Howard and the Webthang here at OnceUponAtari.com wish to express our sadness over the loss of a truly cool guy and most valuable asset to classic gaming. Bryan "KidHype" Smith, producer of Retrogaming Radio, will be missed by a huge community spread throughout the world. Our thoughts and sympathies are with his family and close friends.
The Classic Gaming
And HSW was there! Yes I know I'm late in reporting this, but a good time was
had by all. Anyone who has pics or bits to pass on about CGE 2004 (and HSW)
I'm willing to post them. Catch me on the contact page.
Twenty-three year old Fard
Muhammad has been a fan of Atari since
1989 when his mother gave him an Atari XE Video Game/Computer
System and an Atari 2600. Ironically, she bought it
for him hoping that Atari was on its way out of business. Perhaps,
she thought, the failing company would produce a dearth of playable
games that would effectively keep Fard away from all those "expensive
video games." Her plan to keep Fard's attention on computers
and off games backfired when, instead,
she encouraged his fanatical 15-year interest in the company
that pioneered the video game business.
Fard also ignored his peers who let him know that, compared to Nintendo,
Atari was just not "cool" anymore. This burgeoning visionary knew
he had the real deal and rather than cast away his joystick, he went
to the library. If he couldn't get games, he'd learn enough to program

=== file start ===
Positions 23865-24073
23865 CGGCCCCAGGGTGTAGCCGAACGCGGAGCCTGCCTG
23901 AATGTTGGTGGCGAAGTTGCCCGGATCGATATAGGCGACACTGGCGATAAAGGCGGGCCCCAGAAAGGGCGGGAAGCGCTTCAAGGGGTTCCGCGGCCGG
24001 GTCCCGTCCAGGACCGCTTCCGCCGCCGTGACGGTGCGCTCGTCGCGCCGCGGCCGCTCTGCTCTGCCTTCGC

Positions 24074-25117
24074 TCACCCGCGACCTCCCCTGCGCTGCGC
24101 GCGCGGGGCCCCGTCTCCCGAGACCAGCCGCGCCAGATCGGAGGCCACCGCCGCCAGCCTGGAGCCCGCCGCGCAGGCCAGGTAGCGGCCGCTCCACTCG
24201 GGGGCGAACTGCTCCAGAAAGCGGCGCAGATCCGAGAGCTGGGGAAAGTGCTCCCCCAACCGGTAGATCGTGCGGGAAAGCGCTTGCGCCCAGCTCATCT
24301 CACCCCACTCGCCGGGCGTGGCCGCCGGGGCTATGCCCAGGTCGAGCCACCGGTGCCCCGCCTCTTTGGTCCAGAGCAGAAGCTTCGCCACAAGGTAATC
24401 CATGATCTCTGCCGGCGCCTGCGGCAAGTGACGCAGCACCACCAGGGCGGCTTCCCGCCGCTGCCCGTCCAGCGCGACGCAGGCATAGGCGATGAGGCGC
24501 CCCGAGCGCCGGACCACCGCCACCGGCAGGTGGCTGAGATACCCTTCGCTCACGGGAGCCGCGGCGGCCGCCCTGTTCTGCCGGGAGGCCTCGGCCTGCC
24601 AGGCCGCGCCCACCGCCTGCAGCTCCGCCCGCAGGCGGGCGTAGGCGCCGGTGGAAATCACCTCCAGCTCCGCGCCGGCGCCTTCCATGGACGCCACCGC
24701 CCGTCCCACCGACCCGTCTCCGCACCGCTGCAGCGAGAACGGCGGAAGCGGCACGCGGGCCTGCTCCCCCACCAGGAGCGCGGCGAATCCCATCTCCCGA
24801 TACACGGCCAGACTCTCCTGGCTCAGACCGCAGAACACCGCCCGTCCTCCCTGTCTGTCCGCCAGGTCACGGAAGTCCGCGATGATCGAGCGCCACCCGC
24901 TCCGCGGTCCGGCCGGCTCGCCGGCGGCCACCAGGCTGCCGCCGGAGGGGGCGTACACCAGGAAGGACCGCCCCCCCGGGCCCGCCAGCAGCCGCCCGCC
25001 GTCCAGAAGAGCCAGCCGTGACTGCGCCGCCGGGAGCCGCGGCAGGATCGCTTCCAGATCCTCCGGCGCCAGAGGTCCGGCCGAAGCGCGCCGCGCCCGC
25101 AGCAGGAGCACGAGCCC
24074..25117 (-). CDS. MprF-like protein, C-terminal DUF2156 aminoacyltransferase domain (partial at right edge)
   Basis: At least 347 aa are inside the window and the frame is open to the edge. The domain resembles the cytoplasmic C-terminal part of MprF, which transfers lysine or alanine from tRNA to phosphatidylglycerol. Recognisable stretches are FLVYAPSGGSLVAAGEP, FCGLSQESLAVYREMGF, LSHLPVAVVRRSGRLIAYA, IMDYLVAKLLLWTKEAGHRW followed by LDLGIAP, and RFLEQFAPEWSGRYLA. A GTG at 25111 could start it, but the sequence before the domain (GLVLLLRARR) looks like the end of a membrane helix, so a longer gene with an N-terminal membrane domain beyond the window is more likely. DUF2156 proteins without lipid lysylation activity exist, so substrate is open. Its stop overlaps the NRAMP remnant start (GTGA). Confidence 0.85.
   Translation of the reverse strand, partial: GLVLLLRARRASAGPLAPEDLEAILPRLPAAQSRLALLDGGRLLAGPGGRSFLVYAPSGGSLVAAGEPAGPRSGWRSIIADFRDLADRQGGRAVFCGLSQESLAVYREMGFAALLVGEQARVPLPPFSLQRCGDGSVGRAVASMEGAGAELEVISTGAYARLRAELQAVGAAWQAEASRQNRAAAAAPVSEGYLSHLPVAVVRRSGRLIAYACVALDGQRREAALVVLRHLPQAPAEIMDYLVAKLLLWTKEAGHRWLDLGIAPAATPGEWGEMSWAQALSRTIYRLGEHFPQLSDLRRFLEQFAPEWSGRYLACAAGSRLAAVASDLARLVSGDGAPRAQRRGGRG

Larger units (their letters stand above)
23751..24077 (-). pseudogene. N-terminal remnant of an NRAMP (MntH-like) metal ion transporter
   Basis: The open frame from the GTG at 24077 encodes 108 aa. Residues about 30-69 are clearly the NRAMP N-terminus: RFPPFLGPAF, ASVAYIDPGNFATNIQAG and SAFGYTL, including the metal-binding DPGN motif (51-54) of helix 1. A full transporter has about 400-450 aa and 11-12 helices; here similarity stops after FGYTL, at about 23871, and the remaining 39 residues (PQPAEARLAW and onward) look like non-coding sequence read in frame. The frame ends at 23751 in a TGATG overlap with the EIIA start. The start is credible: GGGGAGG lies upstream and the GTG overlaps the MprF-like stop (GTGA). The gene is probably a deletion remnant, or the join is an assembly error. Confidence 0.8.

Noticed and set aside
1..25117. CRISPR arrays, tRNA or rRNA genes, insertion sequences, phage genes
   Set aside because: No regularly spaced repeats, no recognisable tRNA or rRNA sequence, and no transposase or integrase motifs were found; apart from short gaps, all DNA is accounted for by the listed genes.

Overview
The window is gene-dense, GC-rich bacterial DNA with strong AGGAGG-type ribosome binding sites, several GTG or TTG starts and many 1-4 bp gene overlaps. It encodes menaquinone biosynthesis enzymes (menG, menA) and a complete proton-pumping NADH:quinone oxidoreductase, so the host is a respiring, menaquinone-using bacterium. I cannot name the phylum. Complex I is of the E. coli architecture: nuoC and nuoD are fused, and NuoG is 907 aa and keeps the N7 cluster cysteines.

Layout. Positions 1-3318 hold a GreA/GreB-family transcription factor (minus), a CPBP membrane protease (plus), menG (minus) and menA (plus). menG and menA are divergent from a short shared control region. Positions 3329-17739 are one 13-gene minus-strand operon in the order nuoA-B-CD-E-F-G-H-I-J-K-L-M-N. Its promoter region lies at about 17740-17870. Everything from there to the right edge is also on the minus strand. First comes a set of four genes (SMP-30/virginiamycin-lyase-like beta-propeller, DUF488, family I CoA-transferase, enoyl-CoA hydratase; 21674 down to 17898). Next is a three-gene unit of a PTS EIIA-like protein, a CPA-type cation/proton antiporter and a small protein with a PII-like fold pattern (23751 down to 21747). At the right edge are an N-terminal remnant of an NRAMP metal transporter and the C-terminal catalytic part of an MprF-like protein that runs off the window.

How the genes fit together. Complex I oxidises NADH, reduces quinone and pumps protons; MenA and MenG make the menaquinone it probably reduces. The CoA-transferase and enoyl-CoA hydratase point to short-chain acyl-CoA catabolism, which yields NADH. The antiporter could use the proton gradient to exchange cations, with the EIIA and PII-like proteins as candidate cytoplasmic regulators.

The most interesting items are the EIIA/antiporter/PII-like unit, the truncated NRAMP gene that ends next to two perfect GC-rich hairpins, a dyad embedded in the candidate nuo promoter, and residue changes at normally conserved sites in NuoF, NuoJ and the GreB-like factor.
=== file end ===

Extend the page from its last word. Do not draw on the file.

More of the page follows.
them. But slowly, family and friends cleaned out closets and supplied
Fard with a fine collection of 2600 games.
As his love for the games grew, so did his interest in the company
that created them. Why did it fail? Could the company feasibly come
back into the gaming world? After researching the topic at length,
Fard wrote to Atari to see what
they had to say on the
Then, Atari released their Lynx portable video game system
and Fard was off and running, hoping that Atari would once more become
part of the mainstream. But even this Atari Jaguar/Lynx evangelist
and self-described Atari marketing VP couldn't pump life back into
old game producer as it faced the challenges of Sony and Nintendo.
So 14 year old Fard turned his energies to the growing gaming community
on the web. There he promoted his favorite platform and encouraged
the 2000 release of "BattleSphere" for Jaguar.
Now certifiably an Atari historian, Fard continues to gather information
on all things Atari in honor of the company
that both started and lost itself to the video game
business. He still ardently
supports and plays the systems he loved when he was a kid (as well
few others for the arcade), the Dreamcast, and his computer (codenamed "Atari9000").
His Atari collection includes paraphernalia
ranging from various models of the 2600 and an autographed copy of
the soundtrack of his favorite arcade game "San Francisco Rush
2049" to an
autographed copy of "Tempest 3000" complete with a lock
of hair from Jeff
Minter's sheep, Flossie.
Fard has a bachelor's degree in computer science
Illinois Institute of Technology and hopes to go into a career in
special effects, computer animation, or web design. And like so
many of us, he also has a
ideas up his sleeve that he hopes will bring him a few million
dollars. He currently lives in Chicago, Illinois.
List of favorite games
Classic Home Games: Solaris (2600), Yar's Revenge (2600)
Classic Arcade Game: Pole Position, PONG, Tetris
Modern Home Games: Tempest 3000 (NUON DVD), BattleSphere (Jaguar),
Set Radio (Dreamcast), SimCity Series (PC)
Modern Arcade Game: San Francisco Rush 2049, STUN Runner
And now the Egg itself
The answer from the egg cracker himself:
Answer: In Episode 2, while Carla Meninsky talks about how Ray
Kassar wanted to get
more women to play the 2600 by releasing games with more feminine
themes, three 2600 games are featured- Home Run, Space Invaders,
and Warlords. Or H, S, and W.